New decision support tools to help forest management meet multiple objectives

The immense amounts of detailed data now available about forests mean that we can now weigh up financial and ecological values in forest planning more accurately. The data will become more useful to companies in Mistra Digital Forest’s second phase; with new digital tools, we will ultimately be able to make decisions about management measures at individual tree level.

Urban Nilsson, SLU

Urban Nilsson, SLU

Thinning of forests and other management measures are decisions that are based on the average value of a stand. This can involve areas of up to twenty hectares and, unsurprisingly, they are never completely homogeneous. If instead we can make decisions based on more detailed knowledge, it is most likely possible to take aspects such as nature conservation and timber production into greater account, says Urban Nilsson, Professor at the Department of South Swedish Forestry at SLU:

– We want to know if new, more detailed data can improve thinning and contribute to forest management that balances several objectives, such as striving towards more heterogeneous stands, increased profitability, and promoting the growth of deciduous trees.

In general, these kinds of trade-offs cannot be made based on an average value at stand level.

Tree species are the new big thing

Previous Mistra Digital Forest projects have developed thinning assistance tools, but only for homogeneous spruce and pine forest stands.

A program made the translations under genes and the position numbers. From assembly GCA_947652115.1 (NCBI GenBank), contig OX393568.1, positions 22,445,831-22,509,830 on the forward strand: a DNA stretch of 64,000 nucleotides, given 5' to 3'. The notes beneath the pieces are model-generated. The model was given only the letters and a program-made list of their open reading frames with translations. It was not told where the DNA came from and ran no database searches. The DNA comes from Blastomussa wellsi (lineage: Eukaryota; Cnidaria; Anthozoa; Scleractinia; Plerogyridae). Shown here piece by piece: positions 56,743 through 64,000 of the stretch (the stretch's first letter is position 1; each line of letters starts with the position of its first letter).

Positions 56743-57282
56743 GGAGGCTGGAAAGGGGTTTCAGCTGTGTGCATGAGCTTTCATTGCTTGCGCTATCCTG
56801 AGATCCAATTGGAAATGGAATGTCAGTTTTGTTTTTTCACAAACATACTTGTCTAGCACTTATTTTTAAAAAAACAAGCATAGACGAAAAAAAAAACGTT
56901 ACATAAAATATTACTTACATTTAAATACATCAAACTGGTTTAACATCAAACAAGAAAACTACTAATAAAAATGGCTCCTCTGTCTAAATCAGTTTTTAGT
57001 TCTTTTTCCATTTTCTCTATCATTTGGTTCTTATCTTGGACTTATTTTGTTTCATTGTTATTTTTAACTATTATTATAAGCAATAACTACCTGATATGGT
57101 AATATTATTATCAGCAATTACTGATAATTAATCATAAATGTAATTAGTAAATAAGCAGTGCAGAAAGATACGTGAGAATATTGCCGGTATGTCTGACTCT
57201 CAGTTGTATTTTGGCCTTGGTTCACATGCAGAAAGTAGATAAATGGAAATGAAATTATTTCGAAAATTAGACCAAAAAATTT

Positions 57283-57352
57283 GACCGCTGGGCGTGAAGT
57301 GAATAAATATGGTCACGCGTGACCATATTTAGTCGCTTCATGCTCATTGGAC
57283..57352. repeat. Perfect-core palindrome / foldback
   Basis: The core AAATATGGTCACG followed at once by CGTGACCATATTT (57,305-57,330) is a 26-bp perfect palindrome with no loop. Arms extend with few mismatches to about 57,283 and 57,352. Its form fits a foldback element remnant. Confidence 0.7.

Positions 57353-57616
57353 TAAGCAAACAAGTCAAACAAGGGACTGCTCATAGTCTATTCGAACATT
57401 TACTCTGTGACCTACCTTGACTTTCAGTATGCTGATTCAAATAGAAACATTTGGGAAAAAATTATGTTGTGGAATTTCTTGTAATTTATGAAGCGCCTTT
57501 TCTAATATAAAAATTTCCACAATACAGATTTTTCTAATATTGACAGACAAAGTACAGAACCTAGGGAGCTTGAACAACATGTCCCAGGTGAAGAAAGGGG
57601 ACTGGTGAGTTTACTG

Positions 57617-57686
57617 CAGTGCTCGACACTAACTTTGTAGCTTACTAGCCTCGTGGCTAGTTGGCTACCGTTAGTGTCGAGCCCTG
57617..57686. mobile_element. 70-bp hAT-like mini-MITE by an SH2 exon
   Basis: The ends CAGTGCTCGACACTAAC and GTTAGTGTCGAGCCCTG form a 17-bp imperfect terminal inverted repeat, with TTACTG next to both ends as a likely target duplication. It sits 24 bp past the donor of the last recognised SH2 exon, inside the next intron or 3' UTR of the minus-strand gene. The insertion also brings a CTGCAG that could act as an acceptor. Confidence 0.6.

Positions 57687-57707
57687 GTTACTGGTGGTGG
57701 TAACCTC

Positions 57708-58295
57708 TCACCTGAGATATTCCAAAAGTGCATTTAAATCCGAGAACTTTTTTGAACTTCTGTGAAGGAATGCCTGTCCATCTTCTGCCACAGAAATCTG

– Now we are going to work with mixed forests. This will be possible in the future thanks to new remote sensing data that enables us to obtain information on height, diameter and tree species. Tree species is the new big thing, as this information has not been available before, says Urban Nilsson.

Within the framework of a postdoc at SLU, Maksym Matsala will begin work on the development of models that make it possible to use remote sensing data to predict how individual trees will develop, depending on their immediate surroundings. The next step is to develop digital tools that enable decisions on management measures to be made at individual tree level.

Focus on aids in tactical planning

Karin Öhman, SLU: Foto: Johan Olsson.

In a sister project within Mistra Digital Forest, the researchers will develop a prototype where this kind of high-resolution data is integrated with Heureka, the analysis and planning system developed by SLU, and currently used in large forestry sectors. The work is being led by Karin Öhman along with a postdoc who will soon be appointed.

– Previously in Mistra Digital Forest, we have mainly explored how we can utilise detailed data in long-term planning. We are now continuing along the same lines, but in this second phase we will focus on developing tools that companies can use in tactical planning. We hope that this will increase flexibility and that greater account can be taken of local variation in the forest, says Karin Öhman, Professor of Forest Planning at SLU.

Read more about the work package Desicion support.